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What’s discrimination and what’s not

MANCHESTER (CNS): A ruling in the European Court of Justice allowing employers to ban employees from wearing visible religious insignia prompted Bishop Philip Egan, from Portsmouth in England, to comment that it is an infringement of human rights.

The European Court had considered two cases. One involves a company banning a Muslim woman from wearing a hijab (headscarf), as internal policy does not allow employees to display any visible signs of political, philosophical or religious beliefs.

The second involved a client of a company complaining that a Muslim employee was wearing a hijab.

In the first case, the court said in its ruling that it could find nothing discriminatory in the action of the company, but in the second case it noted that discrimination could not be ruled out, as the matter could not be considered to be an occupational requirement.

Reactions from religious groups varied considerably, with bishops, rabbis and Islamic leaders being highly critical of the ruling, and Christian legal experts saying that they are quite happy with the decision.

In saying that the ruling puts a limitation on religious expression, Bishop Egan said that it could lead to Christians being banned from wearing a crucifix or St. Christopher medal.

The Conference of European Rabbis and the Islamic Human Rights Commission in London described it as a sign that faith communities are no longer welcome in Europe.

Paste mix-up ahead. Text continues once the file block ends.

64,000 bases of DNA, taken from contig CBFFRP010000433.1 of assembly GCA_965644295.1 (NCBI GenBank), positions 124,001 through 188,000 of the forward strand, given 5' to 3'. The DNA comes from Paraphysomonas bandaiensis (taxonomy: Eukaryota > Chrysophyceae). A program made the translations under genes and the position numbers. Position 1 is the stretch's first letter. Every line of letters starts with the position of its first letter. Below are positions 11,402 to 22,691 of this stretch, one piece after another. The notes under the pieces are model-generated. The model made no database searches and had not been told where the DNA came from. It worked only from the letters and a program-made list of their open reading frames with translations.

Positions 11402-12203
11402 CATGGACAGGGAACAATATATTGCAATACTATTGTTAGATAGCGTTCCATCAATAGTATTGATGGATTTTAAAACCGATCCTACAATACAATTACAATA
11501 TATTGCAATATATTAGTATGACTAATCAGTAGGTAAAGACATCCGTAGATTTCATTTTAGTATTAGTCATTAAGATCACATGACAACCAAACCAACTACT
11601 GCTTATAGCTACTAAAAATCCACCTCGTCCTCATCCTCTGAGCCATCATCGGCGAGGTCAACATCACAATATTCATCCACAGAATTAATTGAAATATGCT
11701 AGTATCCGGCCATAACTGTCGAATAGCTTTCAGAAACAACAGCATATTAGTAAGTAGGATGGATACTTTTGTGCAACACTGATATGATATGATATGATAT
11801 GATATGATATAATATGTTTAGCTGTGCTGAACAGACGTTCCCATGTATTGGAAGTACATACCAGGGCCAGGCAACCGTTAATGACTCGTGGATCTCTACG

Bishop Nicholas Baines, from Leeds, said, “This judgement again raises vital questions about freedom of expression and shows that the denial of freedom of religion is not a neutral act, contrary to how it might be portrayed.”

However, the matter was viewed quite differently by the Catholic legal society, the Thomas More Legal Centre. Its director, Neil Addison, stated, “I am perfectly happy with it.”

He pointed out that a blanket ban on symbols must include non-religious manifestations of belief as well, like a gay rights ribbon.

“You can’t ban one without the other,” he said.

The chief executive of the Christian Legal Centre concurred, saying that the court decision “simply clarified a point of law in relation to defining the directive and left it to the national courts to address the substantive questions involved.”

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